Utah Airmen among first military responders to Chilean earthquake

  • Published
  • By Army Staff Sgt. Jim Greenhill
  • National Guard Bureau
First they feared for their own lives, then Utah Air National Guardmembers helped others as a training mission in Chile took a no-notice turn to humanitarian relief.

Air Force Lt. Col. Boyd Badali and Senior Master Sgt. Joe Mace were among members of the 151st Air Refueling Wing staying on the 15th floor of a Santiago hotel when they were shaken awake at 3:34 a.m., by the Feb. 27 earthquake.

The two were part of a Utah team on a training mission to teach Chilean Air Force members how to conduct mid-air refueling with a newly delivered KC-135 Stratotanker aerial refueling tanker.

"Is that a bomb that just went off?" Mace wondered, as the microwave and dishes in his room crashed to the floor and all the water from the toilet splashed onto the bathroom floor.

But this was no manmade disaster - it was an 8.8-magnitude earthquake. "As the Richter scale goes up, it goes up exponentially, and each point is 10 times worse than the last point," Mace said in a telephone interview on Wednesday.

The Chilean quake was more than 10 times worse than the Jan. 12 7.0-magnitude tremor that killed up to 230,000 in Haiti.

"I could barely stand, it was shaking so hard," Badali said. "When I sat back down on that bed, I fully expected the floor to drop out from under me and to ride it down."

Watching the elevator doors slamming open and shut as the building shook, Mace also feared for his life. "I thought that this could be my last moment on earth," he said. "I've never been so scared in my life."

The two made it to the street, where they would spend the remainder of the night. Within 15 minutes, U.S. Embassy personnel arrived to check on them.

Sirens sounded. The power failed. Bricks scattered the ground. Barriers once cemented in the ground lay askew.

Four Guardmembers and active duty Airmen from Sheppard Air Force Base in Texas had arrived Feb. 16 to deliver the Stratotanker to Chile, the first of three. It was a training mission to provide flying and maintenance support to two Chilean pilots, a boom operator and more than 30 maintainers, Utah National Guard officials said.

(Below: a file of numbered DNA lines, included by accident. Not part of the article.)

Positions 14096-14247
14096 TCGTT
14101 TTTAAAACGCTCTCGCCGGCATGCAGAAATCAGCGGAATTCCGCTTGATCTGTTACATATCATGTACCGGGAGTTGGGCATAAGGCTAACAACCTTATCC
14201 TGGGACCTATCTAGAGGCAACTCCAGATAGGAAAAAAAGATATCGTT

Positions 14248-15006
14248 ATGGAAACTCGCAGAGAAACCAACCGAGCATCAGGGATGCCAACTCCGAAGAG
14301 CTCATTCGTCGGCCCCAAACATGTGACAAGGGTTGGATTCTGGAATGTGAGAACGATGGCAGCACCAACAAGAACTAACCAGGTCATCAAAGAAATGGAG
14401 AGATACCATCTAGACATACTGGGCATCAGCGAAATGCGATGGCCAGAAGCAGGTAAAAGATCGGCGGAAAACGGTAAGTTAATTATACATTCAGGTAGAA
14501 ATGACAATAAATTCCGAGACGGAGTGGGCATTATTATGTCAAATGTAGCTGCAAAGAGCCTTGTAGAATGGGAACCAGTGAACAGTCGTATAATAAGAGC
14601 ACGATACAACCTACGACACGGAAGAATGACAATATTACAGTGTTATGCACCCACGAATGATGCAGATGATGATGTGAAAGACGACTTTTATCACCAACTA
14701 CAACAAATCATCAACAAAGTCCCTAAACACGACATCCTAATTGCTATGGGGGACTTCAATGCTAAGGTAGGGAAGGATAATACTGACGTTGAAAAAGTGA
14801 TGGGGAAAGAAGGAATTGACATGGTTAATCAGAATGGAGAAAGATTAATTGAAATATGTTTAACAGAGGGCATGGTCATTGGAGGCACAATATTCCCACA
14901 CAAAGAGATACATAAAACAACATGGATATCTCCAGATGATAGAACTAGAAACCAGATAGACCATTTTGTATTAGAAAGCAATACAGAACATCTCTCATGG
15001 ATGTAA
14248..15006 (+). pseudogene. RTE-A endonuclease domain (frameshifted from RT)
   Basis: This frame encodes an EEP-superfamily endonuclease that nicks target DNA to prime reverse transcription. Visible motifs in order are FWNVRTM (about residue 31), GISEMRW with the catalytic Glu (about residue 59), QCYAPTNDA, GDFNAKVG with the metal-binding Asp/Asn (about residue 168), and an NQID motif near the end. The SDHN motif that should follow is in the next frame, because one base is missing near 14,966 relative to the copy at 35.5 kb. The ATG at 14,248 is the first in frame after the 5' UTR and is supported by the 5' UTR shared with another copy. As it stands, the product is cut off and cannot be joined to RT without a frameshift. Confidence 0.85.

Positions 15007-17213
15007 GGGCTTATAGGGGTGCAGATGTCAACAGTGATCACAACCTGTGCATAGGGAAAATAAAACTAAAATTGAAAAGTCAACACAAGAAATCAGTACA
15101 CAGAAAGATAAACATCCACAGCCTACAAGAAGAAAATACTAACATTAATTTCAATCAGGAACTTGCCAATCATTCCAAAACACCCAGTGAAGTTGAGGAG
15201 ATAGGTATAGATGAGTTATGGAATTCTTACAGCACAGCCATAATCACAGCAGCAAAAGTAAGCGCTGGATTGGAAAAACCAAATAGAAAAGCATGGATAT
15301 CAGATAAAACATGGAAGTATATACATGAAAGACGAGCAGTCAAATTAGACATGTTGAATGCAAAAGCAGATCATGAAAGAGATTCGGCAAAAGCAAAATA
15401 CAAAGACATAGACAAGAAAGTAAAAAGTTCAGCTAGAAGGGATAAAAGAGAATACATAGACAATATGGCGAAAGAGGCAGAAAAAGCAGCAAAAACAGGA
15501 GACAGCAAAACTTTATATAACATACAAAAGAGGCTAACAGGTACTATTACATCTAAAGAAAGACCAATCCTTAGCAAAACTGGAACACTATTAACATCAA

The devastation was worse in other parts of Chile than what the team saw in Santiago.

"As soon as we saw the news, we realized that we were going to be involved," said Badali, who had been impressed during an arrival briefing by Chile's record of helping other nations in crisis.

"If you think of the priorities that people need - food, clothing, shelter - that's what we've been doing," Badali said.

The Stratotanker doesn't just carry fuel, and the Utah Guardmembers had flown a dozen relief missions by Wednesday afternoon, with more to come.

First, they moved a mobile medical care unit to ConcepciĆ²n, one of the worst-hit cities; then firefighters to tackle the tremor-sparked fires; then mobile field kitchens.

At first, their cargos came from Chile, which is prepared to deal with earthquake aftermaths. Later, they included supplies pouring in from around the world, such as tents and blankets donated by China.

As they fly their relief missions, they have only to look down to realize why aid is important.

"We [saw] an area that had been hit by the tsunami," Badali said. "That was horrible. It was just wiped out."

Mace said the aftermath reminds him of the atmosphere in the United States after the manmade disaster of 9/11.

"The national pride here in Chile has been one of the things that has impressed me the most," he said. "Even with all this, being scared out of your mind, with an earthquake and everything, Chile is just a fantastic place."

The shocks continue. A 7.2-magnitude quake struck today just as Chile was inaugurating a new president.

The Utah relief missions continue too. At least until June, possibly longer, depending on an extension the crew is seeking.